I understand that a badly set up crt can have less visible lines, since good setups are sharper and more defined. Another question related to my first is horizontal scan rate vs optimal number of scanning lines.


An example, let us assume a 7 inch crt. We feed it 1080i and the scan rate is equivalent to 540p so there is no problem there. But with 1080i you have 1080 lines right? If this is supposed to fit within 16:9 of 7 inch tube doesn¨t this lead to overlapping scanning lines and a soft picture?


How do crt owners with 7 inch projectors display hd? With 1080i it most be soft , but that might be preferrable to some. Can one display 1080i as 540p with a crt and is this preferred by some people?
 

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Line width is fixed. The only thing that affects it is astigmation, which we all try to adjust for the smallest beam size, which in turn creates the thinest scanlines. The point of using higher resolutions is to make the CRT draw more of these these so that they are closer together. At some point they will be close enough together that the spaces disappear. That's what we call the "sweet spot". When we achieve this, the resulting image really is "film-like" in that it looks like a complete projected frame rather than a video structure. Going higher than the "sweet spot" just makes the lines overlap and that's just as bad as seeing scanlines.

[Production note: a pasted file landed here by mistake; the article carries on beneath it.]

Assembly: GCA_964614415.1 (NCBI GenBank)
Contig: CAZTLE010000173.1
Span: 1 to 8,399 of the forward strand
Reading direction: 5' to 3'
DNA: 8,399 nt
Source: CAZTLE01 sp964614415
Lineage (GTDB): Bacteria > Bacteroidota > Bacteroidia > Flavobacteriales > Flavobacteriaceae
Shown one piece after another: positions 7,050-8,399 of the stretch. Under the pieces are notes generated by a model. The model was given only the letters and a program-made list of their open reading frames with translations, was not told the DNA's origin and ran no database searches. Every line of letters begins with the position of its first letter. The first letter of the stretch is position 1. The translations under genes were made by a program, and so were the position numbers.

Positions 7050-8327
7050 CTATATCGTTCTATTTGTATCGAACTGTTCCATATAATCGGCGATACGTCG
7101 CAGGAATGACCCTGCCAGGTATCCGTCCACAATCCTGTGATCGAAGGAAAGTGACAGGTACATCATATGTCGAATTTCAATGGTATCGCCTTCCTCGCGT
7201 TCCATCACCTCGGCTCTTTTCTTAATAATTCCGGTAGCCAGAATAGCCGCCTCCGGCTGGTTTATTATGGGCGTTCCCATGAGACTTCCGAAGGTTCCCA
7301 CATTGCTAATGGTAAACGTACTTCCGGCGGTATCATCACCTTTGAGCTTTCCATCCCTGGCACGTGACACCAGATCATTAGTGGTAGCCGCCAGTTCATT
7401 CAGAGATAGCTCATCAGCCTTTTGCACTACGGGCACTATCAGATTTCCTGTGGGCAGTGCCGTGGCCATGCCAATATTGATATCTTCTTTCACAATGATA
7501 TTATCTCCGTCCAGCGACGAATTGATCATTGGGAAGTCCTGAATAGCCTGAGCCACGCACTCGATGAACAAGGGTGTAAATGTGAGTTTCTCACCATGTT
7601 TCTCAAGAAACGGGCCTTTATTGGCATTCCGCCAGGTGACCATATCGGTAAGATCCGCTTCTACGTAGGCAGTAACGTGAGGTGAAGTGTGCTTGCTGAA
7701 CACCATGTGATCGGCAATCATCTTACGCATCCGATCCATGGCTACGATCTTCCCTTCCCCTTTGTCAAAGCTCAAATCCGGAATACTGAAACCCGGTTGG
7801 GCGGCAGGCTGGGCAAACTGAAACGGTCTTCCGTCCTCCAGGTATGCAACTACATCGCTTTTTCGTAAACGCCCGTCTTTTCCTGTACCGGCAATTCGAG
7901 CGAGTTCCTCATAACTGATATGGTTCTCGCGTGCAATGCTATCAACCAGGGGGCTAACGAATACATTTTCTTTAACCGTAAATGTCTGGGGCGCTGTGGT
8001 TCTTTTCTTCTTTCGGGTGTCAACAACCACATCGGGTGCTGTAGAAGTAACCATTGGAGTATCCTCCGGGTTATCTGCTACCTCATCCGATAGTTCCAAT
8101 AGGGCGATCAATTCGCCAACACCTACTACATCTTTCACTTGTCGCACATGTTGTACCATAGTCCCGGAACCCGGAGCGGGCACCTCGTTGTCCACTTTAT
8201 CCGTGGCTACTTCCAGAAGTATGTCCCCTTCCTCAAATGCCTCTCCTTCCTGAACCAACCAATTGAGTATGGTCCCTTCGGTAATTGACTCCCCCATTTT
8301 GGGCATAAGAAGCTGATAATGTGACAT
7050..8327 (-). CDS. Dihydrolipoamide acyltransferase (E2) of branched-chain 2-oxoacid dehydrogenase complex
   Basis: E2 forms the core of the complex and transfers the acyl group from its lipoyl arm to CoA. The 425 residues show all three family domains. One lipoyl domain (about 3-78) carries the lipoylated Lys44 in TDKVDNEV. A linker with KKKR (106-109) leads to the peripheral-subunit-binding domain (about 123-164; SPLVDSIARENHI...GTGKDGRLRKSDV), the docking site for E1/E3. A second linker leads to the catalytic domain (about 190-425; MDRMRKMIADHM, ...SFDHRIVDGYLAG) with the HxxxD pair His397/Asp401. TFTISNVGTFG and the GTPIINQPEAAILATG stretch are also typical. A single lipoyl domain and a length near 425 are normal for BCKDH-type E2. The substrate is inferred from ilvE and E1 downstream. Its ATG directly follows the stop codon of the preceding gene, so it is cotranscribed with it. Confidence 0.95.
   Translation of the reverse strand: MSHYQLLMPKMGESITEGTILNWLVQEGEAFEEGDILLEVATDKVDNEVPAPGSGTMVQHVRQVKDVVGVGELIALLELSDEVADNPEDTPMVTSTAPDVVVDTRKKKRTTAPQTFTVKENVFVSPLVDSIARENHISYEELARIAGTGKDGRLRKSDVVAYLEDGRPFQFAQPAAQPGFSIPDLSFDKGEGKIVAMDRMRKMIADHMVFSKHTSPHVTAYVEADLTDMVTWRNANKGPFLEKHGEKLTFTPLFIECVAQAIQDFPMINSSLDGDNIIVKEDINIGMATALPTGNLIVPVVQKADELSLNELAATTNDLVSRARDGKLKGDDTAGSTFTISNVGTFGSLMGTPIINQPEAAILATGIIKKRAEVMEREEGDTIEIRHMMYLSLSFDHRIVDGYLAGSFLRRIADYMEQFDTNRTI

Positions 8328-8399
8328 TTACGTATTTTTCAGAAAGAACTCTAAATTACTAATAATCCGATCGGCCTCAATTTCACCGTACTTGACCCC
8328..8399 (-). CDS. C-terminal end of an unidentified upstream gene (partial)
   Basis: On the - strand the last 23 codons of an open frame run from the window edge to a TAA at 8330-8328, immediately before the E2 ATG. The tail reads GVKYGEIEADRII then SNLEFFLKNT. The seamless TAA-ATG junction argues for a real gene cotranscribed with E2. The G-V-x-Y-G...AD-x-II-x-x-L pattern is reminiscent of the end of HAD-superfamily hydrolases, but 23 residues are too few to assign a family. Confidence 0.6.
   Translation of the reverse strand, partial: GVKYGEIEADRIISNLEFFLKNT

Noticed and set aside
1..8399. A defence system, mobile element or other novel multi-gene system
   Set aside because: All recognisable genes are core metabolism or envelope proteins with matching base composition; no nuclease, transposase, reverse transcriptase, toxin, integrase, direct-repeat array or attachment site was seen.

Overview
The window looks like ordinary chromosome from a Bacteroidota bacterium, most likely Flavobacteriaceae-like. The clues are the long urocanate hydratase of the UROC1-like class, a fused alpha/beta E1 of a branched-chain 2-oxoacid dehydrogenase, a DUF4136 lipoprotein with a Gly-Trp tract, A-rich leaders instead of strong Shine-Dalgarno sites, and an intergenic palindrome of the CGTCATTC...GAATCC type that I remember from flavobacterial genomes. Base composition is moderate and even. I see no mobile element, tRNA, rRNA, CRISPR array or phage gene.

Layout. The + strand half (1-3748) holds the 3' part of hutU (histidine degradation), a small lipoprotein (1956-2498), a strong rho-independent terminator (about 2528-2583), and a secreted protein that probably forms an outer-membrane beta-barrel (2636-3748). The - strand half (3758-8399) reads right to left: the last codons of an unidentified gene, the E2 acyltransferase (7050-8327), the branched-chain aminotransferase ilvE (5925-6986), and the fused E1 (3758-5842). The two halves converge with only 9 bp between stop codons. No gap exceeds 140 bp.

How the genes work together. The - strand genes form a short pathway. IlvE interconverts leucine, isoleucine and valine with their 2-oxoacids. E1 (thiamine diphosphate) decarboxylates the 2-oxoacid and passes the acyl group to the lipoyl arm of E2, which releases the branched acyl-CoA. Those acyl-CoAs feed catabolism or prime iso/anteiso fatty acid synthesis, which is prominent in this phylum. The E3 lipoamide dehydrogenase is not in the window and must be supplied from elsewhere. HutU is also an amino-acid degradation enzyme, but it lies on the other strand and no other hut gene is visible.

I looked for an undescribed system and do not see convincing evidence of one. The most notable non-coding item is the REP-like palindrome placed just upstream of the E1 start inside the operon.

For 1080i the CRT only has to draw 540 lines at a time so this is easily resolved by nearly all CRT pj's.
 

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Discussion Starter · #7 ·
With 7 inch and 1080i source. Each frame has 1080 lines and each field has only 540 lines. If 1080 lines are not separated with a 7 inch crt and the 540 lines from the first field and the next field overlap, this must lead to a loss of vertical resolution. My point is if the 540 lines in the alternating fields are positioned at the same spot I imagine you lose vertical resolution.